Now that the U.S. Supreme Court has pretty much knocked down all barriers to contracts prohibiting classwide arbitration, via 2011′s AT&T Mobility v. Concepcion and last term’s American Express v. Italian Colors, have businesses actually rushed to add mandatory individual arbitration clauses to their contracts? A new study of agreements between franchisors and franchisees finds that they have not, and theorizes that the side effects of arbitration, including the limited right to appeal, may deter some businesses from adopting mandatory arbitration clauses. What’s more, the study’s authors – two law professors with long expertise in arbitration – hypothesize that the Supreme Court’s Amex ruling may permit businesses to prohibit class litigation without the collateral consequences of arbitration agreements.
In “Sticky’ Arbitration Clauses?: The Use of Arbitration Clauses after Concepcion and Amex,” Peter Rutledge of the University of Georgia and Christopher Drahozal of the University of Kansas look specifically at contracts in the franchise industry, which they say were predicted to be revamped after the court’s Concepcion ruling to include mandatory arbitration clauses. (Rutledge and Drahozal have previously studied mandatory arbitration clauses in credit card agreements, but Drahozal told me that his work as a special advisor to the Consumer Financial Protection Bureau precludes him from publishing on issues before the CFPB.) The empirical data they collected (from 68 franchisors listed as the top franchising opportunities in Entrepreneur Magazine and from a random sample of 239 franchise agreements filed with the Minnesota Department of Commerce) indicates that Concepcion did not actually have much of an impact on franchise contracts. The percentage of franchisors using arbitration clauses increased from 39.7 percent before the ruling to 44.1 percent in 2013, or 49.4 percent of franchises in 2011 to 50.6 percent in 2013. Not all of those clauses, moreover, include class arbitration waivers. In 2011, 77.8 percent of franchisors with arbitration clauses prohibited classwide actions; by 2013, after Concepcion, the percentage was up to 86.7 percent. Those numbers, write Rutledge and Drahozal, show “at most a slight shift to arbitration following Concepcion, and certainly not the ‘tsunami’ predicted by some commentators.” (Hat tip to Andrew Trask of McGuireWoods, author of the Class Action Countermeasures blog.)
The professors include the caveat that their data is only on franchise contracts, and they note that other businesses – particularly online consumer giants such as Sony, Netflix, eBay and Instagram – have inserted post-Concepcion mandatory arbitration clauses in their contracts. (Sony and Netflix switched over to arbitration after defending big data breach class actions, they point out.) The two years since Concepcion may also not have been enough time for a robust assessment of the ruling’s impact, Rutledge and Drahozal wrote. And in a phone interview, Drahozal emphasized that this study didn’t directly measure whether Concepcion has led to a decline in class action litigation.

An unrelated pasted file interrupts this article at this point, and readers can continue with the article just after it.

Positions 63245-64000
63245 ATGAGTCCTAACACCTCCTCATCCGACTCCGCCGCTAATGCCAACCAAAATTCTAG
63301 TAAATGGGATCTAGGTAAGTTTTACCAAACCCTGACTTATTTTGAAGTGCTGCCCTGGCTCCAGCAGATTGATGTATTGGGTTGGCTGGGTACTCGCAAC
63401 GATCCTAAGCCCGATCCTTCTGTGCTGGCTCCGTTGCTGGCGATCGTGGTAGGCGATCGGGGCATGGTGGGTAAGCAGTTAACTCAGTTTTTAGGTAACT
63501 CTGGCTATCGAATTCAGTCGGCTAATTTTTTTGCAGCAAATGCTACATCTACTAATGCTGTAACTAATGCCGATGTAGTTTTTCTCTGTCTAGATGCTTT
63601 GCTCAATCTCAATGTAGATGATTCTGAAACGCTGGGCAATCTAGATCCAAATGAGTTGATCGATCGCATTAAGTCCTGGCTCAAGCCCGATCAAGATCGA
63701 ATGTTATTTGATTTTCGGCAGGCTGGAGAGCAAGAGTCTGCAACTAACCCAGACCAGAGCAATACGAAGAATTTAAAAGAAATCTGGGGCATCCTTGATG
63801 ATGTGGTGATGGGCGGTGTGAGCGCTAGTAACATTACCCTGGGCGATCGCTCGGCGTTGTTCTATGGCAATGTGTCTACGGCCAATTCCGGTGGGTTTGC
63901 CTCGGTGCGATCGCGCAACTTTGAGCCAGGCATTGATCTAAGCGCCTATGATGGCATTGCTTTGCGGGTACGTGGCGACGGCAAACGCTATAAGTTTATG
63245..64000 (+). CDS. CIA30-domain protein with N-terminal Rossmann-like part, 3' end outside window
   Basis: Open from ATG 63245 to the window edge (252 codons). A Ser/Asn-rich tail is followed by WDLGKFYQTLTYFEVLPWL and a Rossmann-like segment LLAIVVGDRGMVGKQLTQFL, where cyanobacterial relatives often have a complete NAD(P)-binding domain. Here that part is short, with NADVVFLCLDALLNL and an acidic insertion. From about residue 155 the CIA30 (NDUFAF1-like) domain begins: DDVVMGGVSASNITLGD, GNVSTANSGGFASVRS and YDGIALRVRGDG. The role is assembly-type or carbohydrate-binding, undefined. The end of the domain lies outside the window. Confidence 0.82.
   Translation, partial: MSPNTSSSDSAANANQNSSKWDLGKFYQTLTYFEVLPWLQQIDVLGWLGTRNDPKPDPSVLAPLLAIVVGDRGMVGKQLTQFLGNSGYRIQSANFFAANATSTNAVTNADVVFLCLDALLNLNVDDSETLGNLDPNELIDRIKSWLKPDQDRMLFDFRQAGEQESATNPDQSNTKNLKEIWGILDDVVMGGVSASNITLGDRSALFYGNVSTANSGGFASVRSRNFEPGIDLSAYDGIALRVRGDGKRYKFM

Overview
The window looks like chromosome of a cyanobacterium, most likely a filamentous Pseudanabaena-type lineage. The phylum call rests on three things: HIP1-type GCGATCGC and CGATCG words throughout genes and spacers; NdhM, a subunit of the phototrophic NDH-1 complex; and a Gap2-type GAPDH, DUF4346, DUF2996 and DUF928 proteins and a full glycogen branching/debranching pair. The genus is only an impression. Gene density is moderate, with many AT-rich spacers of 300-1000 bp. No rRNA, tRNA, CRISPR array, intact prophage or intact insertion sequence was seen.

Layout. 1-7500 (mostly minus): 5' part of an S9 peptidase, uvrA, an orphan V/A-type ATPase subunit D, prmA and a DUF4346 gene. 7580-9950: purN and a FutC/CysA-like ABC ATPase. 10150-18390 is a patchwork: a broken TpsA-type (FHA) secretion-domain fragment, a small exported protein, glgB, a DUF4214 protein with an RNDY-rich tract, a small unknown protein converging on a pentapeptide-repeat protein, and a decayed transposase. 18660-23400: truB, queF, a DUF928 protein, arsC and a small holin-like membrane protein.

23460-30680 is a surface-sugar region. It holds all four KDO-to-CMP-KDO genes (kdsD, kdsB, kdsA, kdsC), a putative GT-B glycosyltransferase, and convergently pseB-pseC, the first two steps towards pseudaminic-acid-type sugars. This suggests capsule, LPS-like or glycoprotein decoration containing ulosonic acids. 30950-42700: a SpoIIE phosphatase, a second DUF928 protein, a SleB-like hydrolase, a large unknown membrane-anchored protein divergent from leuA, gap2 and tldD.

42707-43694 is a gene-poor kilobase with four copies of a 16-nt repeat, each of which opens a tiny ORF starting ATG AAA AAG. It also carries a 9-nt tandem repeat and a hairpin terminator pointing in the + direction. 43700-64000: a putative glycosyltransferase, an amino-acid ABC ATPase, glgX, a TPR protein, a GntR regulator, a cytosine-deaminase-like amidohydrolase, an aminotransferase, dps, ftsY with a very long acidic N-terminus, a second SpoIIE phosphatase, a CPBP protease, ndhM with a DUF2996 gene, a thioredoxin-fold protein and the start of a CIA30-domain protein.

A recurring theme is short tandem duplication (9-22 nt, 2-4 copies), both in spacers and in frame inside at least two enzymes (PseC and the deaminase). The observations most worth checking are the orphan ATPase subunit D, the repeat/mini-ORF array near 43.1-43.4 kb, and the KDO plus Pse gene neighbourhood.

Despite the caveats, I was quite interested in a theory Rutledge and Drahozal offered for why Concepcion and the court’s follow-up in Amex haven’t led every franchisor in the country to insert mandatory arbitration clauses and classwide waivers in contracts with franchisees. Part of the explanation may simply be inertia, or what the professors call “contract stickiness.” But they don’t think that’s the whole story. Arbitration, they explain, is often a good alternative to litigation, but it’s not without costs. “An arbitration clause does more than simply reduce the risk of class actions; it removes the case altogether from a judicial forum,” they wrote. “By using an arbitration clause, parties agree to use a bundle of dispute resolution services, a bundle that includes avoiding class actions but has other features (such as) decision makers selected by the parties, procedures paid for by the parties, and, importantly, a very limited appeals process that, generally, cannot be altered by contract.” Those can be significant collateral consequences, the paper said: “For businesses that perceive themselves as unlikely to be sued in a class action, these ‘bundling costs’ may discourage them from using an arbitration clause.”
That conclusion, Drahozal told me, would be consistent with what he and Rutledge previously found in a pre-Concepcion study of arbitration agreements in the credit card industry. The biggest credit card issuers, which were presumably the most likely to be targeted in class actions, typically included mandatory arbitration clauses in consumer contracts. Smaller banks and credit unions were less likely to mandate arbitration, probably because they were less likely to be sued in class actions.